Words are first on my list for things I needed to learn upon arriving in Spain. Yes, needing to know the words for everything I need to say, but more importantly, all the information I need to hear. This is what I thought I’d be learning in Spain, and I have. Who knew how big a role numbers would play?
Let me begin with a small criticism of my back-asswards (as Bruce would say) country, who still believes the imperial system for numbering everything is the way to go. What are you thinking, America? You should just spend the one billion dollars or whatever it is you think it will cost, repaint the signs, republish the textbooks, and convert! Can we please begin to admit that the metric system is superior, that Centigrade makes more sense than Fahrenheit, and that a 24-hour clock is actually a much more logical way to arrange meeting times?
So I haven’t only had to learn that calamares muy fresco, when spoken proudly by a waitress as their premiere menu item, actually means squid with the head still on and the ink sac still intact, so when you cut into it everything is coated in black goo that adds to the slimy appeal (this isn’t my beautifully ringed calamari!), I’ve had to learn that 1.6 kilometers equals a mile, that one kilogram is equivalent to two pounds, that 14,000 feet (when trying to explain Colorado’s famous Fourteeners) equals 4267 meters, that 16:30 is 4:30 p.m., that 1.50€ for a liter of gas is equivalent 6€ for a gallon, that every time I spend 1€ it’s like spending $1.30, and that 38 degrees is TOO DAMN HOT.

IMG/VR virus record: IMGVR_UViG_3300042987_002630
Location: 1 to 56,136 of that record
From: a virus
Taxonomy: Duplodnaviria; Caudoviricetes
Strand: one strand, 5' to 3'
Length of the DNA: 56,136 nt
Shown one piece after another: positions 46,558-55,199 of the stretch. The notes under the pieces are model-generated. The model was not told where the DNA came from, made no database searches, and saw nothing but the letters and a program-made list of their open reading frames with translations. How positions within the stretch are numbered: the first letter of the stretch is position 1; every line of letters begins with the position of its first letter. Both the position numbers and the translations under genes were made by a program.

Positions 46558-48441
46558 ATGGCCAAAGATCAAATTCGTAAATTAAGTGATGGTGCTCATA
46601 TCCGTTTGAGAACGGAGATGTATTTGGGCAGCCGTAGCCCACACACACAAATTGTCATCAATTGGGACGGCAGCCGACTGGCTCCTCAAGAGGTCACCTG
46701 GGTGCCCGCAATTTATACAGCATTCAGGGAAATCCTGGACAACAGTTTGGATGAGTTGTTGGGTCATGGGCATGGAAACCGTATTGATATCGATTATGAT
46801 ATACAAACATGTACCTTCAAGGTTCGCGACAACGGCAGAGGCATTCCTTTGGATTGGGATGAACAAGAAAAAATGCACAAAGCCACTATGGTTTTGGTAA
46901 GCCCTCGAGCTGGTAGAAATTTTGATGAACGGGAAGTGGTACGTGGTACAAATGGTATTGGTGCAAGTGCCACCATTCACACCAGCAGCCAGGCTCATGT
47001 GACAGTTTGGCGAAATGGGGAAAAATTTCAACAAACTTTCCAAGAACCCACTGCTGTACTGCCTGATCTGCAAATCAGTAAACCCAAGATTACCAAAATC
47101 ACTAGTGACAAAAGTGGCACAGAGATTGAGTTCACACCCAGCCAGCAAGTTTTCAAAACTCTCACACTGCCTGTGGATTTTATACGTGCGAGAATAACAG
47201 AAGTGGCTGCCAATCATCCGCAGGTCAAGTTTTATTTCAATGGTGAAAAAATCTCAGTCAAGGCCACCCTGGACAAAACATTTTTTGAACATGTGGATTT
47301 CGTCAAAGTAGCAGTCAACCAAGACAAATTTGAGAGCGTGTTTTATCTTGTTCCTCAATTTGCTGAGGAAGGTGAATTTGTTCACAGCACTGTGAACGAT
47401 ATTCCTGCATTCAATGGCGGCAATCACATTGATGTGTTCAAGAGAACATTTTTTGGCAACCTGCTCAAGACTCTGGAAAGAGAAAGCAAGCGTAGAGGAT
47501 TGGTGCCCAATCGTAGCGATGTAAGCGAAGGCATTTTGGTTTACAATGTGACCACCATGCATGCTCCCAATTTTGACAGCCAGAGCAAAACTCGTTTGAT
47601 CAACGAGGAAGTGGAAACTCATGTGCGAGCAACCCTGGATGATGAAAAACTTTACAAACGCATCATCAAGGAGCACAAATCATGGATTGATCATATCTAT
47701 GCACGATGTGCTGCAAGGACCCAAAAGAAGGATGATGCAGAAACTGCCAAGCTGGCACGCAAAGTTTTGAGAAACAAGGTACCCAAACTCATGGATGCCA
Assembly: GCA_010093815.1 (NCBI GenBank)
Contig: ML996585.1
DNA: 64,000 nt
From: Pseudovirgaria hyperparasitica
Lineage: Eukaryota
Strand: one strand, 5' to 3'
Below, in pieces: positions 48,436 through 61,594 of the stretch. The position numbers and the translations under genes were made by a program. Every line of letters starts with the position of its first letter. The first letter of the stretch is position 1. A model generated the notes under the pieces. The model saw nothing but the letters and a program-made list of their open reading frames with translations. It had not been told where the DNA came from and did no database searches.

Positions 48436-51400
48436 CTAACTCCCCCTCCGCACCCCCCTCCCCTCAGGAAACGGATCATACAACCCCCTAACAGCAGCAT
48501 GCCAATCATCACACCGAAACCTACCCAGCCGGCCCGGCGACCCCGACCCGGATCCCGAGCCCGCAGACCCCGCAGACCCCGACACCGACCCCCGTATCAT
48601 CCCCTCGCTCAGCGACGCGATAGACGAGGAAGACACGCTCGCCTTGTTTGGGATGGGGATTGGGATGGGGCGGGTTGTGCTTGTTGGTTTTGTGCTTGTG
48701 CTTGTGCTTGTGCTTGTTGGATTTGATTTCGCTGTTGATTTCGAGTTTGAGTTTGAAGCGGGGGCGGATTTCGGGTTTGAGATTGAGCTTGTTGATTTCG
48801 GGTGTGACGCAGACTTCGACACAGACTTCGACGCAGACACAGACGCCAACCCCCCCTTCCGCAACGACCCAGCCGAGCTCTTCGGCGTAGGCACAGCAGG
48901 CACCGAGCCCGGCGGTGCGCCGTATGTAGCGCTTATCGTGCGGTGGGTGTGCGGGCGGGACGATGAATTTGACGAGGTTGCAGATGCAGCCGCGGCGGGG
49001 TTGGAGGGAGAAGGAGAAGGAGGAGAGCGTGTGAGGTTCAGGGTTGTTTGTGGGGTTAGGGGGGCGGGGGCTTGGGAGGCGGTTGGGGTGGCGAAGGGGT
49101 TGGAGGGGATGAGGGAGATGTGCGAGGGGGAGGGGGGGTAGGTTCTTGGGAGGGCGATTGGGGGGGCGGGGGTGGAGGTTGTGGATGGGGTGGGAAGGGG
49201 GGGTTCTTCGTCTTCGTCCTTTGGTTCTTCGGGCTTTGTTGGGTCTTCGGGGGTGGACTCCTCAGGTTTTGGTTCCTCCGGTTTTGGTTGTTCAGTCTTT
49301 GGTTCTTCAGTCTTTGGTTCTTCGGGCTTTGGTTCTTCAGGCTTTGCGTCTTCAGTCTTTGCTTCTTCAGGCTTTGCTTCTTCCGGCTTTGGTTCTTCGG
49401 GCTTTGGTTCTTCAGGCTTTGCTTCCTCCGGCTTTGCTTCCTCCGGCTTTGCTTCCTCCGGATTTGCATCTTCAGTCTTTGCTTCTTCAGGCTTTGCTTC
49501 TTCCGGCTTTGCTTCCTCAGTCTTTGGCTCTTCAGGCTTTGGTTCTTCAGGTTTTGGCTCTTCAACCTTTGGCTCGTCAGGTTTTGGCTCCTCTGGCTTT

Oh, and the buildings? The ones I put into my maps program which was working perfectly on Google Maps Application on my iPhone and now works like shit since I stupidly upgraded to iOS version FUCK OFF, I’M NOT IN ALICANTE? Their numbers are mysteriously etched in glass above doorways along streets whose names I have mostly memorized, because without my amazing Google Maps (how I miss you!), I would never know the names of the streets–there are random signs posted on buildings of proud owners who once spent the money, buildings not updated for years to the extent that I have had three, yes three, hometown Spaniards step out of cars or ask as they’re walking, “Can you tell me which street this is?” (I would like to add that the Spanish vocabulary for this question is well within my realm, and thanks to an accurate map program and a somewhat photographic memory, I have been able to respond appropriately all three times).
Now that I know how to navigate the complex systems of communication that exists between continents, I think, perhaps, it is time for me to learn what Spanish TV is all about… but wait… it’s 22:43, and the kilometers between here and where I need to be are heavier than a kilo of plums, the only fruit whose 0.99€/kilo price will fit into our limited basket of needs. My numbers, like my words, are running short.